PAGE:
The Series 1 XM dashboard is more characterful than the Series 2’s but contains a digital display that tends to fail in stages. Just a few pixels fail initially until it gradually becomes illegible. Replacement displays are no longer available new, but Q&K Citroën Classics in Poland sources replacements for £100. It also sells set of £12 rubber padding strips to helps reinforce the display’s electrical contacts.
Comfortable cabin gained a large armoury of electronics for the Series 2 Diesels were once the obvious choice, but emissions regs are likely to dampen their popularity.
A careful previous owner will typically have invested heavily in upkeep of the XM’s various systems. If they haven’t, then you will certainly have to.
Owning a Citroën XM
XM owner Will was brought up with Citroëns and learned to drive in a GS. Having owned two XMs new, he now has a pair of them in his garage, both manual-gearbox diesels. Says Will, ‘These cars still look futuristic and attract a lot of interest at shows. They’re spacious and comfortable but still fabulous to drive – the steering, ride, handling and brakes are all superb. They’re easy to work on too, once you understand how they work – I do all of my own maintenance, including the hydraulics, engine and transmission plus the electrics.
‘The XM isn’t particularly rot-prone but corrosion can kill them because of the high cost of repairs in areas such as the sills — if there’s rust there, it’ll be in more complex adjoining areas too. Interiors usually last well although the Exclusive’s Alcantara seats (others got leather or velour) rarely last more than 80,000 miles. You can usually track down used interior parts – some bits are scarce in the UK but most can still be sourced in France via sites like Lebancoin.
‘You’ll be lucky to find XM-specific parts at a Citroën dealer because there’s been no factory support for years. The XM’s rarity means parts rarely crop up at autojumbles but you should have better luck within the two key clubs – XM Club and Citroën Car Club – and online.’
‘I haven’t had any cars other than Citroën XMs for 16 years now,’ says Matthew Thomas. ‘They’re just so unique, and I know my way around their systems and foibles now. I’m an architect, and when a colleague of mine demonstrated his XM to me, I was so impressed that I traded in my Saab 900 for one.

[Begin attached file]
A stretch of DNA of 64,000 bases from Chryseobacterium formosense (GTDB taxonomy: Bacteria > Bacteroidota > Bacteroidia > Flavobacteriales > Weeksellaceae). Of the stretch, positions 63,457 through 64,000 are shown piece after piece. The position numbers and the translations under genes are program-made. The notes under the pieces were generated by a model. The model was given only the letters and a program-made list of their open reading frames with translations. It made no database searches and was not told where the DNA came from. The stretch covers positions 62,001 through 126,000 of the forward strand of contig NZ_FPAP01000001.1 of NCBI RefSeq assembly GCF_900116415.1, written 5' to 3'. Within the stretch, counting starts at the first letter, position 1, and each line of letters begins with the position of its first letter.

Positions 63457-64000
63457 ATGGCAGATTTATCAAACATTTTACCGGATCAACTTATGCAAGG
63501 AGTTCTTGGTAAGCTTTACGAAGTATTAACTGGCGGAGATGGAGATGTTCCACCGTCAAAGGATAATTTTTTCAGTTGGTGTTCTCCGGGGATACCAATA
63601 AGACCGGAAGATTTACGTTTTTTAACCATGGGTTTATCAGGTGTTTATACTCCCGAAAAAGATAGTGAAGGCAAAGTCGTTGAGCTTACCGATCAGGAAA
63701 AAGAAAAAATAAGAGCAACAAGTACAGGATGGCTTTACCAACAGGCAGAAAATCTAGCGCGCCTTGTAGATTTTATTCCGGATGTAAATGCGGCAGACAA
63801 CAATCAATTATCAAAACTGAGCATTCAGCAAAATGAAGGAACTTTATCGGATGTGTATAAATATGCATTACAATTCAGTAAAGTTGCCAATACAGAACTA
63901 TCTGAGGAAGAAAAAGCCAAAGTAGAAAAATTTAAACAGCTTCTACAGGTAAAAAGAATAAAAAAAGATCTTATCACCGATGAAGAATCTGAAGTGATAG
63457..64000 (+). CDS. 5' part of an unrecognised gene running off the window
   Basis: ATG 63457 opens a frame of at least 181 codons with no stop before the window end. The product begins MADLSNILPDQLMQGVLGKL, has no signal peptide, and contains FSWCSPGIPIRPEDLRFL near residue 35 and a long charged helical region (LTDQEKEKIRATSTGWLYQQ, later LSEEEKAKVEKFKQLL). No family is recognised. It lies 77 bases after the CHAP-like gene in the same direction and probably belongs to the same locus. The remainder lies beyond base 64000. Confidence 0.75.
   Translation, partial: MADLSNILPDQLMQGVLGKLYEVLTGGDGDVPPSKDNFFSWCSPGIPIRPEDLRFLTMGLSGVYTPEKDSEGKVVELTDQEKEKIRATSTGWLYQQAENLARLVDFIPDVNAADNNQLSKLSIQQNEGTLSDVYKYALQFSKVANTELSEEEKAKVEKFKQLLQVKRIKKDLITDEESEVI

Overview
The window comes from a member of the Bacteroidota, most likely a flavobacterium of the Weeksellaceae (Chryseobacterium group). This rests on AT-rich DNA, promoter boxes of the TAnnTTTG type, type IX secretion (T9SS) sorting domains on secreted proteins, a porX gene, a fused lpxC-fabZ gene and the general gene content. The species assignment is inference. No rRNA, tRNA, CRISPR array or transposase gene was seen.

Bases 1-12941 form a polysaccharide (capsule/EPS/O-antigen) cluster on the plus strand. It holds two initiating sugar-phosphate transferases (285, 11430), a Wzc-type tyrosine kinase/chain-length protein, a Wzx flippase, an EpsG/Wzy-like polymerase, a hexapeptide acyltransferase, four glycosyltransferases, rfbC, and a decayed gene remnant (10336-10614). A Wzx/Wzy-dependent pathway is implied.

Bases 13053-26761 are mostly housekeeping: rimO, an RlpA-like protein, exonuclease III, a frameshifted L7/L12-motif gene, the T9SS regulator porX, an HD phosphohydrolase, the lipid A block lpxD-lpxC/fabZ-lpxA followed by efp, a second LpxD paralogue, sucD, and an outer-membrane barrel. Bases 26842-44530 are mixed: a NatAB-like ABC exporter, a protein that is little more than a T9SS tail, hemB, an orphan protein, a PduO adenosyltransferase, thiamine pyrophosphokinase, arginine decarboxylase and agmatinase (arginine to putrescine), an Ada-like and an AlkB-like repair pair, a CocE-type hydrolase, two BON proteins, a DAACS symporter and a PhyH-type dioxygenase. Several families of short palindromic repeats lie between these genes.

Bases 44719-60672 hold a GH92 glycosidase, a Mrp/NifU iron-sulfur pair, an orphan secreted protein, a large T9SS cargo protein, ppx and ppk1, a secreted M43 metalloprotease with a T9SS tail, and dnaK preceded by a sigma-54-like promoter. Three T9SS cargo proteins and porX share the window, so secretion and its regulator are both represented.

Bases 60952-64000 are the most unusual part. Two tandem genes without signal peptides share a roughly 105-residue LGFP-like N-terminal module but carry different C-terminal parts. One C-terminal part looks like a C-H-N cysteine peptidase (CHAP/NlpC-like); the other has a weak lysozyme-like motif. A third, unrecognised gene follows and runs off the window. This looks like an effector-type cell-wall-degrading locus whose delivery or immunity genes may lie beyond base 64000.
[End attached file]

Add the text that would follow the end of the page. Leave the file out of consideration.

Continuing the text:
‘I have four now, all early V6s. Not only is the PRV V6 more distinctive, it’s also a simpler engine than the turbocharged variants, a traditional, easy-to-work-on unit.
‘My latest is a 24v, the most exotic of all XMs, and being left-hand drive it has DIRAVI steering like an SM. I found it in Germany – they’re extremely rare in the UK. I’d recommend Germany if you want an XM. They sold relatively well over there and the Germans look after their cars, so there’s plenty of choice, both on eBay.de and moto.de.
‘Engine parts for early V6s are getting rare though, especially things like starter motors and radiator hoses, and you won’t find an XM in a British scrapyard. So I’ve broken 15 XMs and have my own stock of parts. There’s a good technical advice forum for XM owners online too.’
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Peter McIlvenny of specialist classic car insurer Carole Nash says, ‘Now I would be lying if I said I had insured lots of Citroen XMs in the last few years, but with fewer than 200 on the UK roads that’s not a big surprise. What is a surprise is what great value this model remains – and while it’s not quite as cool as a DS just yet, it’s still a comfortable cruiser that says, “I’ve arrived.” Around £3000-£4000 will buy you a really clean example but be prepared to accept that the best are often on the continent and in left-hand drive. Future values are hard to predict but what can be assured is that they’re only going up. So, buy one now and enjoy the ride!’
Classic car insurance quotes: 0333 005 7541 or carolenash.com